For three weeks, while a motley medley of angry mandate protesters and Covid conspiracy theorists camped illegally on Parliament’s front lawn – harassing locals and promising to execute MPs and the media – debates inside the House have largely refrained from giving them undue attention.
But now the protesters have gone, along with the agitators, the conspiracy theorists, and the violent thugs. And with them the mentally unwell, and the homeless and hungry that came for the free shelter, the sense of community or the free food.
So, on Thursday (while outside the forecourt was water-blasted and the lawn cleared by dump-sized graders), inside the House MPs put aside their usual business and spent some time ‘going there’.
Specifically, they discussed a motion offered by the Prime Minister Jacinda Ardern to pass on thanks to the various emergency services and staff who had returned Parliament to a sense of order. Those who had copped it on the front line while keeping and restoring order.
“Yesterday the police restored order on Parliament's grounds after an illegal occupation that lasted 23 days. As a result of that operation, 89 arrests were made, 40 police officers were injured, and 8 were admitted to hospital. In total, 600 police staff were involved in yesterday's events. There were 50 firefighters on site alongside Wellington Free Ambulance, who were treating those who were injured. And Parliament Security once again supported all those involved, and have stood alongside the New Zealand Police throughout the occupation.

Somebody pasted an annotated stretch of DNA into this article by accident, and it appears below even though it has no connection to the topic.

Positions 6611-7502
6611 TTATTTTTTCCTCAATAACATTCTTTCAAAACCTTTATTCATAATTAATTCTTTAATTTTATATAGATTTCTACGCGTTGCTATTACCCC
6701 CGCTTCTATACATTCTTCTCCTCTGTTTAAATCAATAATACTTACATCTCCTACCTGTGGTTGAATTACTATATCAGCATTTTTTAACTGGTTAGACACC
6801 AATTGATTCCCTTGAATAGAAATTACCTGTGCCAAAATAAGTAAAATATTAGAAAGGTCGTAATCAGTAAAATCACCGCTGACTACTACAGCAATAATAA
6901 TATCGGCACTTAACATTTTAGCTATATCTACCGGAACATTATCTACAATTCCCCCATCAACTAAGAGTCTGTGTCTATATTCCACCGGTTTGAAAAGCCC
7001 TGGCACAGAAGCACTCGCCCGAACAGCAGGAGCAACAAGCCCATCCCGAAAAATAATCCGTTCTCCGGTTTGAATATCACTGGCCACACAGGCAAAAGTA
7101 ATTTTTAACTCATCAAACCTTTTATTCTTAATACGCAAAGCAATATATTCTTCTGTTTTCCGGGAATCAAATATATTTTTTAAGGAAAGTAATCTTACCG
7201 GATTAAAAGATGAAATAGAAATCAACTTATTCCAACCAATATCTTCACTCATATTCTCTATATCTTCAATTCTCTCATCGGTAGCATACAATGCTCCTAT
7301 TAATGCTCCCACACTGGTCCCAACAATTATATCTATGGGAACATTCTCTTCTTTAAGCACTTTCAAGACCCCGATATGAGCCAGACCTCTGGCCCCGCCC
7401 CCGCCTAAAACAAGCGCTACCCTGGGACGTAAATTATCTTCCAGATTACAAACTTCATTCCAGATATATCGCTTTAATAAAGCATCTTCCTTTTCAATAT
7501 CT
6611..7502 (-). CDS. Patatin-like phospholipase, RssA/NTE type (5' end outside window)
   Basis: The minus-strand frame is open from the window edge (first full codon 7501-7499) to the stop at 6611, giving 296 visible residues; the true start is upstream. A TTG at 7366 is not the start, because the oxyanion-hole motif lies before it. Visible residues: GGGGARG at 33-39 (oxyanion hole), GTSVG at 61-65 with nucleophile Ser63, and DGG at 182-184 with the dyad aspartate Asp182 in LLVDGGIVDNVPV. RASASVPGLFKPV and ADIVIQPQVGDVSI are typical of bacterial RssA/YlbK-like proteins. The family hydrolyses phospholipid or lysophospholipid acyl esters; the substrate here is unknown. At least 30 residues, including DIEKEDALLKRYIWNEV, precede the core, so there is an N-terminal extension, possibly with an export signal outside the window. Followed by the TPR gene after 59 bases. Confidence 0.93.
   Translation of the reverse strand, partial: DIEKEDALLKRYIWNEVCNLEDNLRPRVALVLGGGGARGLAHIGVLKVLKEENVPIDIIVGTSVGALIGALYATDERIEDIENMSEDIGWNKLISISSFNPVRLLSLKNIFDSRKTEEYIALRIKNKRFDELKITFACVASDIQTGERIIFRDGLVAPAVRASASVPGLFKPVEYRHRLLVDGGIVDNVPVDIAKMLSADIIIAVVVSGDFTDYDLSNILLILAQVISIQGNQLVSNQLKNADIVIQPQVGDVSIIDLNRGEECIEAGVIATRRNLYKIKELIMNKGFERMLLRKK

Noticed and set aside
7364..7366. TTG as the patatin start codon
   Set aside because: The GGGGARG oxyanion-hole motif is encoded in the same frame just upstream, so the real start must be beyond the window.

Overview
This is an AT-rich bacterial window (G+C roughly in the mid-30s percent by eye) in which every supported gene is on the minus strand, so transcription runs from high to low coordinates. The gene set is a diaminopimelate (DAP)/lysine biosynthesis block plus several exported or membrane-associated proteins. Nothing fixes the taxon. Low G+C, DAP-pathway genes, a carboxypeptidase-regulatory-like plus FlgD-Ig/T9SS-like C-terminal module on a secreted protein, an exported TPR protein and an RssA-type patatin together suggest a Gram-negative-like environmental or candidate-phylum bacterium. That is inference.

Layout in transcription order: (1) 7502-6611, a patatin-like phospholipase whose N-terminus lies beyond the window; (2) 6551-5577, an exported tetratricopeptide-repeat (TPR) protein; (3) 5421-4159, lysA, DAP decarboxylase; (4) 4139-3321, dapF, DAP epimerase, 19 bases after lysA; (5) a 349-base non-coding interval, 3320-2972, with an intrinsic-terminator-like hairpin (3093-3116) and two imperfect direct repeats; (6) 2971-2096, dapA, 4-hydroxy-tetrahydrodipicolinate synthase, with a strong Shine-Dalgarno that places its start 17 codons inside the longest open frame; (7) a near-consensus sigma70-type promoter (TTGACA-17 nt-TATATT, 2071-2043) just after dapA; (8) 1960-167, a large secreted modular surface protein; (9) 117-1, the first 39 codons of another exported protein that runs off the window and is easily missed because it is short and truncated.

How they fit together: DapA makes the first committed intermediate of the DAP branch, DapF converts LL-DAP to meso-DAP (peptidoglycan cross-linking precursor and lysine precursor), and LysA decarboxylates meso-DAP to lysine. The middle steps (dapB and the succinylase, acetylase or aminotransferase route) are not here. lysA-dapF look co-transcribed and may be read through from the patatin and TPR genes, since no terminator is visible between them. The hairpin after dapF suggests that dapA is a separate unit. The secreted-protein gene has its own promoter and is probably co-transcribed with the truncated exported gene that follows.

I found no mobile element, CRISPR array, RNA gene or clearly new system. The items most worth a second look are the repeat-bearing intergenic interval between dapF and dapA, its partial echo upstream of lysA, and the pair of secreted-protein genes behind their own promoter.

"To each of you, we say thank you. You were there throughout these events at great risk to yourselves. Many of you were abused, some were injured, but you put your personal safety aside in order to look after others. And for that, we are very grateful. To Wellingtonians, I am sorry for what you have had to endure, but I thank you for your resilience. I hope your sense of safety and confidence has been restored. To [mana whenua], you have had to endure the trampling of your mana, and we will work with you to see that restored.”
The motion was agreed (with the addition of Māori Wardens), and it was well deserved. The police had shown steadfast bravery, amazing discipline and extraordinary restraint in the face of people using potentially lethal weapons against them and setting toxic fires in their wake as they retreated.
Each of the party leaders spoke and each of them thanked the various emergency services and Parliamentary staff.
But these are politicians and a motion of thanks is almost never just a motion of thanks, no matter how well deserved. It is also an opportunity.
The Prime Minister addressed the fear and reactive panic that arrived with the wildfire community outbreak, calling on people to stay the course.
“I saw a powerful message yesterday, shared by one of our health workers. It said that in all of the discussion about removing all of our current protections, they felt unseen. That with hundreds of hospitalisations and staff illness to contend with, the suggestion that we just give up and move on made them feel invisible. I know in this House none of us would wish any of our front-line workers to feel that way. They may not have occupied the front of Parliament, but they must occupy our thoughts.